From the Crowd: Coming out

Commuters wear protective face masks as they enter Central Station following the implementation of new public health regulations from the state of New South Wales, as the city grapples with an outbreak of the coronavirus disease (COVID-19) in Sydney, Australia, June 23, 2021. REUTERS/Loren Elliott

WHILE many of us are still under all sorts of lockdown restrictions, we who are in Sydney due to various reasons or Acts of God, are facing the delightful prospect of rejoining you.

I would certainly give up the delightful freedoms now permitted in parts of Australia for a glimpse of family.

Included in that mob are the Mongoose Muppets of Flagstaff, who have perpetrated some dire deeds in the almost two years since I was last with them.

Growing up, for a start.

Last week in Sydney a big clothing and household stuff chain store had a two-dollar sale.

I heard about it because someone in the queue for the hairdresser told us.

I was fourth in the queue, having got there 15 minutes before the hair salon opened after weeks and weeks and weeks.

I couldn’t leave the queue because I looked like a mad old lady who may have been a hit during the punk era but now looked like someone you would avoid in the street in case she bit you.

Sporting a new Number Three skull shave I swanned off to the sale to see what $2 clothing looked like.

I was doomed to excessive buying the minute I walked in.

I was already on a high after successfully electronically checking in with the government app that tracks every shop or public place a person visits.

I also have a medical certificate certifying my COVID-19 virus vaccination that I wave at people on request.

Or even without a request, I am that proud of it.

When I saw the first clothing rack I couldn’t be held back.

Or only long enough to estimate the size I required.

Not for me, I am never going anywhere near winter again after I finally escape this one.

The Scandinavian countries are quite safe from any visiting by me.

I spent weeks in deepest lockdown looking at those grim murder movies set in Norway and Sweden.

They don’t appear to have much in the way of non-winter, not to say summer, there.

The movies look as if they have all been filmed in black and white, but occasionally you get a scene of jollity or gore the provides flashes of colour.

Mostly red.

Otherwise, it is just greyish with masses of extremely white snow.

Cotton wool blobs continually float down on people wearing multiple layers of sweaters, knee-buckling heavy overcoats and woolly hats that would make a furry bear jealous.

And boots, snug as Uggs but built to wade in icy swamps, tramp through deep snow and kick unwary victims.

Anyway, the first thing I saw in the shop was a stunning poncho-style cape, with a hood and lined with fake lamb wool.

The outside was a shiny, dark blue velvet with red and orange squirrels printed all over.

Clearly destined for my granddaughter, the almost nine-year-old Mongoose Muppet.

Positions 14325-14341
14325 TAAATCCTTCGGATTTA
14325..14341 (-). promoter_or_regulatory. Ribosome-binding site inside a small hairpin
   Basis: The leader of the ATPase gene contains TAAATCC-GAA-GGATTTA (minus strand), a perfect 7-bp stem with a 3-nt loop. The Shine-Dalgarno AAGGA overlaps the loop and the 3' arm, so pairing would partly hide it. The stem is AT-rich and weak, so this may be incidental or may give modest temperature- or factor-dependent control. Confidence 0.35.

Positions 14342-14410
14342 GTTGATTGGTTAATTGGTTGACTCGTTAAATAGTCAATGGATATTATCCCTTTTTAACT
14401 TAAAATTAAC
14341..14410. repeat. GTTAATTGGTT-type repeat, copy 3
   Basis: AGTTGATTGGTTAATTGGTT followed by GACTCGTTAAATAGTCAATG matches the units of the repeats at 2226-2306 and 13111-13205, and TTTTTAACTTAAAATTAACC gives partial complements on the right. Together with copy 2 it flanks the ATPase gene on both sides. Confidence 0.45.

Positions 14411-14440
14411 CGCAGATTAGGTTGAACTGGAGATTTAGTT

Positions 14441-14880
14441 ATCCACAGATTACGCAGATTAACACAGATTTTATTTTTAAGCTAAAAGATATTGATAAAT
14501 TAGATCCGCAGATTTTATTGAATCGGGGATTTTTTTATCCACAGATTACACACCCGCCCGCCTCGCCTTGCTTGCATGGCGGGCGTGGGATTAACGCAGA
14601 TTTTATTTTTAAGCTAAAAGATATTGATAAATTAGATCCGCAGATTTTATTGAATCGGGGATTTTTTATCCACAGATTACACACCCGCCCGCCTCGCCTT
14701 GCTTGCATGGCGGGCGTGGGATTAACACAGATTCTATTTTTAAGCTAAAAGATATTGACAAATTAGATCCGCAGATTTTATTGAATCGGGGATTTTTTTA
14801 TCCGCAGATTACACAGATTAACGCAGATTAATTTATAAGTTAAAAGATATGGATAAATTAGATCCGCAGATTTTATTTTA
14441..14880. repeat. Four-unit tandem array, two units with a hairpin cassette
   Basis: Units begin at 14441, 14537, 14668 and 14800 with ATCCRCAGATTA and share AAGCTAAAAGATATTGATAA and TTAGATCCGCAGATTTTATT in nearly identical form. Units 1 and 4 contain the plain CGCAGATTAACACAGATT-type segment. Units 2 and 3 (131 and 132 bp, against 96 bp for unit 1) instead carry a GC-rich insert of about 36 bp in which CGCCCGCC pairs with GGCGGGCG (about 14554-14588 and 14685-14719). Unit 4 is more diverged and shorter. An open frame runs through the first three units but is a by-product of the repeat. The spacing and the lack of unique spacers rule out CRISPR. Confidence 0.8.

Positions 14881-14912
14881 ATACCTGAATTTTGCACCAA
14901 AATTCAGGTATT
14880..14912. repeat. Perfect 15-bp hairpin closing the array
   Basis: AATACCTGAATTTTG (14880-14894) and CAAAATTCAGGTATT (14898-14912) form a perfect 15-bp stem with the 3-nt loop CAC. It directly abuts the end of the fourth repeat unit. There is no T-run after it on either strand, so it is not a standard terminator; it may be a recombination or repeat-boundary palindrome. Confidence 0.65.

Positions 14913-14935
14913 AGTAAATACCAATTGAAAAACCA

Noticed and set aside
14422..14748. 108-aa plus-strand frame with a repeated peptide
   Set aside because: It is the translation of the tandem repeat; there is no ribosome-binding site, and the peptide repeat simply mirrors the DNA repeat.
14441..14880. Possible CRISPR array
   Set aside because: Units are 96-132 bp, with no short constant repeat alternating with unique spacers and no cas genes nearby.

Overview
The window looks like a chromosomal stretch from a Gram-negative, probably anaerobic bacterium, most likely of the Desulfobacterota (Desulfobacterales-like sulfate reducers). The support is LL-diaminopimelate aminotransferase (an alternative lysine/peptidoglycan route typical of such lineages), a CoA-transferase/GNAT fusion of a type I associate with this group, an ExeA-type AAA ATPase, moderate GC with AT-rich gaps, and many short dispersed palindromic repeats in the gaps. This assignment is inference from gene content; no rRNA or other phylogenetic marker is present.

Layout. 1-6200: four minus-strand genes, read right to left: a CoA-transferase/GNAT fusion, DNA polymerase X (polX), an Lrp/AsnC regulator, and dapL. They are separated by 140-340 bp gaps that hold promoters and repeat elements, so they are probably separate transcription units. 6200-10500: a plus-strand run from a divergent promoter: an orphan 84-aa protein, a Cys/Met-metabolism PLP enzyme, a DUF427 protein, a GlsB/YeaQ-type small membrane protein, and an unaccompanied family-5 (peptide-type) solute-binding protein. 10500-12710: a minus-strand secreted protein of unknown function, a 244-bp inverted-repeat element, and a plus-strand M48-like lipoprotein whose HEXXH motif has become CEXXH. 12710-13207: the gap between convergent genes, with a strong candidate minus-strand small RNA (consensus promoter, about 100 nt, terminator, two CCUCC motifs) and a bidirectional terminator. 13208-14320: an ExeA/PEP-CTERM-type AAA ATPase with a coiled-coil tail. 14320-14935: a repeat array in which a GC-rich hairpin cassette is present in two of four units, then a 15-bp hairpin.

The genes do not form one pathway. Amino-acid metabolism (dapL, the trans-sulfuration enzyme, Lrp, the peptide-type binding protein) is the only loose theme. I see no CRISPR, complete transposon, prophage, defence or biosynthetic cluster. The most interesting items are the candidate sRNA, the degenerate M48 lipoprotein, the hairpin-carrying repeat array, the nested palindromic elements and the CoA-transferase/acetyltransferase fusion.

It wasn’t just my poor judgement that made me deeply desire it.

My younger daughter, Cuddles the Thug tried to wrest it off me on the excuse of checking the size.

She claimed it would fit her, why was I sending it to a tropical country.

Because I am sure that in the intervening years before my granddaughter turns 30 (a look to which she unreasonably aspires) she will visit somewhere with a winter.

Perhaps Disneyland in the off-season, if they give a discount.

I also bought some puffer jackets that were too small for the intended recipient, my grandson, and puffer vests that are too big.

Just grow a bit and they will fit eventually.

Inadvertently I bought three pairs of the same little kid’s shorts in a sort of squashed strawberry colour and several T-shirts with odd messages on them.

I have absolutely no memory of getting them and I certainly couldn’t have read them first.

Why would I want something that says: “Who? Me bite him? Where?”.

That was the start of the easing of restrictions for the COV- ID-19 vaccinated.

It was indeed followed by a lot of bar-hopping to check that places were really opening up.

Not excessively, we went only to places that had no queues or that were cramming in people.

We were not that thirsty, thank you.

We were able to visit some of our favourite café haunts again and check how many Portuguese tarts and crème caramel we needed to give us a certifiable sugar rush.

The wretched dog caught on to this going out again activity and insisted she be invited along.

Taking her for a walk is usually like dragging a dead rabbit on a string if you ask me.

Sometimes she revives while I am not quite paying attention and the next thing I know is that I am being dragged helter-skelter for a body of water into which I definitely do not want to plunge.

The park people get cross with adults frolicking about drowning.

Nobody put COVID-19 restrictions on dogs, apparently, they don’t get it or carry it.

But personally, I like to sanitise my hands after handling the wee beast, as she tends to lie a lot.

Pretends she didn’t get breakfast before walkies, or that her feet hurt and we will have to get picked up from the dog park.

But I gotta say hooray for human rights.

It is wonderful to be free to come out.

  • The views and opinions expressed in this article are the author’s and not necessarily of this newspaper.

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